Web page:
In sessile marine communities, competition for space is thought to be especially fierce and is
believed to have a strong impact on community structure. While organisms compete for space in a
variety of ways, one of the most common means of competing for space is via overgrowth.
Analyzing patterns of overgrowth provides a means of measuring competition and determining the
relative competitive abilities of organisms. In temperate regions, the ranking of competitive
abilities of organisms has often been observed to be hierarchical, however some tropical regions
have shown the existence of transitive networks. A transitive network is a “loop” in a basically
linear ranking of relative competitive abilities in which species A > species B > species C but
species C > species A. Many studies have examined competitive interactions among sessile
organisms, although a large proportion of these studies have been done in temperate and polar
systems with fewer studies done in tropical regions. Of the studies done in tropical systems, the
examination of competitive interactions amongst corals has been especially prominent.
This study examines interspecific competition amongst 85 species of ascidians, 59 species of
sponges, and 27 species of bryozoans living on undersides of coral boulders on the sheltered,
northern, side of One Tree Reef, Great Barrier Reef, Australia. A total of 316 boulders was
randomly sampled at 9 study sites that were located at three different heights on the reef crest.
Digital images were taken of the undersides of each boulder and examined using ImageTool
software. For each competitive interspecific interaction observed, the identity and size (area) of each
species involved was recorded, and the outcomes of the interspecific interactions were documented.
Outcomes of interactions were classified as win (overgrowth), loss (overgrown), or tie (cessation of
growth). Chi-square goodness of fit tests (Siegel 1956) (2 x 3.841, df = 1, p<0.05) were used to
determine which species were significant winners (competitively dominant), losers (competitively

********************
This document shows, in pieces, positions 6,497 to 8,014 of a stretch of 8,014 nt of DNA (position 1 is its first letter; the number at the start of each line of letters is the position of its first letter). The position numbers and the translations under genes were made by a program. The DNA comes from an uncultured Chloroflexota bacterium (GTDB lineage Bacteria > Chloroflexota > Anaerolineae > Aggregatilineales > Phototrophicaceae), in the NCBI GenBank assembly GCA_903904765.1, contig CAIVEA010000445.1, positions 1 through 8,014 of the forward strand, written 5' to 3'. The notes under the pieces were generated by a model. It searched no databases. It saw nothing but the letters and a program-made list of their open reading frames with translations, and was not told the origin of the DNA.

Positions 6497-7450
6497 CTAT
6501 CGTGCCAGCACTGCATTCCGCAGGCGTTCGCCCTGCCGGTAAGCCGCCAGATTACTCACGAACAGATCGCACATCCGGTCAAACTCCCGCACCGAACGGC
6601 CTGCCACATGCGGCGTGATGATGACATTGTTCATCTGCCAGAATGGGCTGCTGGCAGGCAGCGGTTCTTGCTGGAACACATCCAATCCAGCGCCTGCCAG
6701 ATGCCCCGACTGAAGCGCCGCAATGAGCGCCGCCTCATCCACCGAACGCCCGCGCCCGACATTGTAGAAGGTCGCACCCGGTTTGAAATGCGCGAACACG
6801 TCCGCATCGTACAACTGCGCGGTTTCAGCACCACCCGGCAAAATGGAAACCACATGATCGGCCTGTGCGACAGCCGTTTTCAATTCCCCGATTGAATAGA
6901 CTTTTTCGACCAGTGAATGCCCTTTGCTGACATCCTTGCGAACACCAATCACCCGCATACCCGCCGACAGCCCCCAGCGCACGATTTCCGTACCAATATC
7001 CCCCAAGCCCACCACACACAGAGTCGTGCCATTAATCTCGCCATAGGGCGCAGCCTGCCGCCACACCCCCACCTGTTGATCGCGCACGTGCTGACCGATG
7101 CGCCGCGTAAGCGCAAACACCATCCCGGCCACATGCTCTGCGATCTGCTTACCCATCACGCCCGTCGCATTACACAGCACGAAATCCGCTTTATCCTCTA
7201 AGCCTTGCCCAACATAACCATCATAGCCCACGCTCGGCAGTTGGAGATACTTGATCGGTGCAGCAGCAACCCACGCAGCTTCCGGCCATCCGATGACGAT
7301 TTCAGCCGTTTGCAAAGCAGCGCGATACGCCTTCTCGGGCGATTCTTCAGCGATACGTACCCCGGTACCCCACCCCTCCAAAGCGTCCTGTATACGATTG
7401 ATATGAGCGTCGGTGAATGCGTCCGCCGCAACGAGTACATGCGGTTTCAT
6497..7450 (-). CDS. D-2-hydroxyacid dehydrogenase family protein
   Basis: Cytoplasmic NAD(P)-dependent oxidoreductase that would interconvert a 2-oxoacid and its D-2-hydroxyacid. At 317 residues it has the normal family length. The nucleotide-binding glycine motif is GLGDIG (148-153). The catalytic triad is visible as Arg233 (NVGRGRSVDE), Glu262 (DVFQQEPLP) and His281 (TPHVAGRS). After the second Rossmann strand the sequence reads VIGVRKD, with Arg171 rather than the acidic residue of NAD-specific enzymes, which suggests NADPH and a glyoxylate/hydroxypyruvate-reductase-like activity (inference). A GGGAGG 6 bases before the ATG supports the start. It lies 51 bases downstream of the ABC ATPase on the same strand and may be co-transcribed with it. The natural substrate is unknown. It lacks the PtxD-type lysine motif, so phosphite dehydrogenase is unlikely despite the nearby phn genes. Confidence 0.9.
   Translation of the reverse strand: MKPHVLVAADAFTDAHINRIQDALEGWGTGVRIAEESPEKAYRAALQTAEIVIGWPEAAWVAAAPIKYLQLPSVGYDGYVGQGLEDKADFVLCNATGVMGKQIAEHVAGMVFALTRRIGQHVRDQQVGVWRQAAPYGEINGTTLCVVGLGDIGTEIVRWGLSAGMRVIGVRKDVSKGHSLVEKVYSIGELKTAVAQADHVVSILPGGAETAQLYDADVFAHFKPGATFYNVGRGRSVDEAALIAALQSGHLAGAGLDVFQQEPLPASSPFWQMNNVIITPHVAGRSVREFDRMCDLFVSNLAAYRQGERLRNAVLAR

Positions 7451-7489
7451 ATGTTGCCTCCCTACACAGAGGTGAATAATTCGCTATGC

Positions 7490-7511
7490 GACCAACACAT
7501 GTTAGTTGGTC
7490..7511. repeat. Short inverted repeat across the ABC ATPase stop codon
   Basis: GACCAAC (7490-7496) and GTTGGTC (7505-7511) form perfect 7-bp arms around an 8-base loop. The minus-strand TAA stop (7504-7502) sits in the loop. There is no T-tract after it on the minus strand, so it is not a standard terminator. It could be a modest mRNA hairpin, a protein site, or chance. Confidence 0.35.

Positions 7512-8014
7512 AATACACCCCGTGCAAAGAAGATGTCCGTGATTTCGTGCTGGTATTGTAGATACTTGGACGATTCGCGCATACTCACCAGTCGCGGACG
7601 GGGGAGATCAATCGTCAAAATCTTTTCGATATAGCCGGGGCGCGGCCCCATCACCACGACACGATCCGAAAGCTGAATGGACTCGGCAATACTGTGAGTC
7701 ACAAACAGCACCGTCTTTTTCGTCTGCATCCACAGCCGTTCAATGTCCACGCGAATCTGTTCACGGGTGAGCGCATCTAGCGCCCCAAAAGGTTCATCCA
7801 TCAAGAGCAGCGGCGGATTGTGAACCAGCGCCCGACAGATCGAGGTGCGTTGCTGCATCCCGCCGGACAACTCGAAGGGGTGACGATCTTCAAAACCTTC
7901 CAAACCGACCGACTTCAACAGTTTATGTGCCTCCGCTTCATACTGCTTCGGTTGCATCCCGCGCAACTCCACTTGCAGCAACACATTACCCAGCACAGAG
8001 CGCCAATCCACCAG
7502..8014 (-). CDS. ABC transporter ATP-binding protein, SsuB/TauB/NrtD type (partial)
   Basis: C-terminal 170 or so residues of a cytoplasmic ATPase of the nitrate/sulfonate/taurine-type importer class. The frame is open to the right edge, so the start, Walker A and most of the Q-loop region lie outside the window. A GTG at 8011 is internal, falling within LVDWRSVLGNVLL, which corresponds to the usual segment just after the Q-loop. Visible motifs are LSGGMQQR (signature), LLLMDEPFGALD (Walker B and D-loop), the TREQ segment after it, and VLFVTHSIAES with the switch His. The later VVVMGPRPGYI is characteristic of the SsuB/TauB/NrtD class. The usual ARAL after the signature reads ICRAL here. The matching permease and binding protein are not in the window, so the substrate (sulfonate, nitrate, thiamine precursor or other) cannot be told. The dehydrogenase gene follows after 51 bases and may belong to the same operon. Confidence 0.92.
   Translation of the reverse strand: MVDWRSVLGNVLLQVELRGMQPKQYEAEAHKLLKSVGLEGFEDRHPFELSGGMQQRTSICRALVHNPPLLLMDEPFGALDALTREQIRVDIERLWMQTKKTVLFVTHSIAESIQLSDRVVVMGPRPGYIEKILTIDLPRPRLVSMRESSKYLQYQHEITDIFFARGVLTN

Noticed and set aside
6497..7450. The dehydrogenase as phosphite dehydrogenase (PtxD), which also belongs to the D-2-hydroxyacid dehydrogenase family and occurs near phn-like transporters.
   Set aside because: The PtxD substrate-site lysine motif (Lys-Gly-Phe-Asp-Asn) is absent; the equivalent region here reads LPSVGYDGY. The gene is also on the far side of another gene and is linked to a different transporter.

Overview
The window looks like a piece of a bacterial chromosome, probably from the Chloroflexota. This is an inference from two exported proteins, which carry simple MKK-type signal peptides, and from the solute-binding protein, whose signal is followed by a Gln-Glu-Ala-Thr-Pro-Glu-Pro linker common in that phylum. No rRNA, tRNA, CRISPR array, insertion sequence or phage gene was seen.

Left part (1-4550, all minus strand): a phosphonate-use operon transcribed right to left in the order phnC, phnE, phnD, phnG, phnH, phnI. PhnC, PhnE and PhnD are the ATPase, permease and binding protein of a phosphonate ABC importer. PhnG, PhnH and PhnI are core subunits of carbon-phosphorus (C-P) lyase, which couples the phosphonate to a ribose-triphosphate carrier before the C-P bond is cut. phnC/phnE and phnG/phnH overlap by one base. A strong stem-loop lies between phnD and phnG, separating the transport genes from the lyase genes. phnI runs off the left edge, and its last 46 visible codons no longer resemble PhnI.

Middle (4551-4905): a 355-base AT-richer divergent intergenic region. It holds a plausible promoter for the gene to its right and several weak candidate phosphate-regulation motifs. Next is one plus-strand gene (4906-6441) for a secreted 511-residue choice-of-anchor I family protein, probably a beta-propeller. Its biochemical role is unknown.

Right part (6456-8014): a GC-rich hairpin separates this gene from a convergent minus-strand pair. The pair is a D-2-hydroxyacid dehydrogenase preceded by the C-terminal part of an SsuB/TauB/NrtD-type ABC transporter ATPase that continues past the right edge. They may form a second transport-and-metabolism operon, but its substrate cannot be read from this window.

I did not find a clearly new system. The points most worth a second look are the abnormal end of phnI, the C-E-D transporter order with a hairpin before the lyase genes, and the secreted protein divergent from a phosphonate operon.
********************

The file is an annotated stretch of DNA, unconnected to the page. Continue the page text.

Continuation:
subordinate), or were competitive equals (having no significant difference in competitive abilities).
The potential influence of relative size on the outcomes of competitive interactions was also
There were 1714 total interspecific interactions recorded among species of ascidians, species
of sponges, and species of bryozoans. Ascidians, sponges, and bryozoans were shown to win 82.3%,
23.1%, and 9.7% of their interactions, respectively, when competing between major taxonomic
groups, indicating a clear hierarchy of competitive abilities (ascidians > sponges > bryozoans).
However, the presence of occasional reversals in the outcome of competitive interactions
indicates that while the community was basically hierarchical in structure, there were instances inwhich individual species did not follow this hierarchical order (i.e. some typically inferior species
outcompeted typically superior species). For instance, the 8 species of bryozoans that were
examined in more detail were observed to lose the majority (91.0%) of their 389 interactions when
competing amongst ascidians, while winning only 15 interactions (3.9%). Similarly, the 8 species of
sponges examined more closely lost the majority (83.2%) of their 208 interactions against ascidians
and won only 13 interactions (6.3%).
Examination of the influence of relative size on the outcome of 1705 competitive interactions
showed that larger species won 583 interactions (34.2%), lost 691 interactions (40.5%), and tied 431
interactions (25.3%) when competing against smaller species. Although smaller species
outcompeted larger species more frequently, ascidians accounted for the majority of these wins, and
smaller ascidians were shown to win the majority (49.8%) of their 1197 interactions. In general,
species of ascidians, sponges, and bryozoans tended to be more successful competitively when they
were larger. Relative size clearly had some impact on the outcome of competitive interactions,
although it did not have enough of an impact to alter the hierarchy of relative competitive abilities as
ascidians > sponges > bryozoans.
The hierarchical structure of this assemblage and the relatively few instances of ties and
reversals suggests that competition may not be the primary factor influencing community structure
because a large number of species persist in the community (i.e. there did not appear to be signs of
competitive exclusion by the competitively dominant species). At One Tree Reef, other factors,
including predation and disturbance, may play a stronger role in affecting levels of species diversity,
allowing large numbers of species to co-exist. For instance, the observation of disturbance (wave
action) is likely to shift coral boulders and may keep space open. Unlike many temperate and
tropical systems, large amounts of free space were observed on boulders at One Tree Reef, and
disturbance may be a contributing factor maintaining adequate space for colonisation and the
persistence of a very diverse community.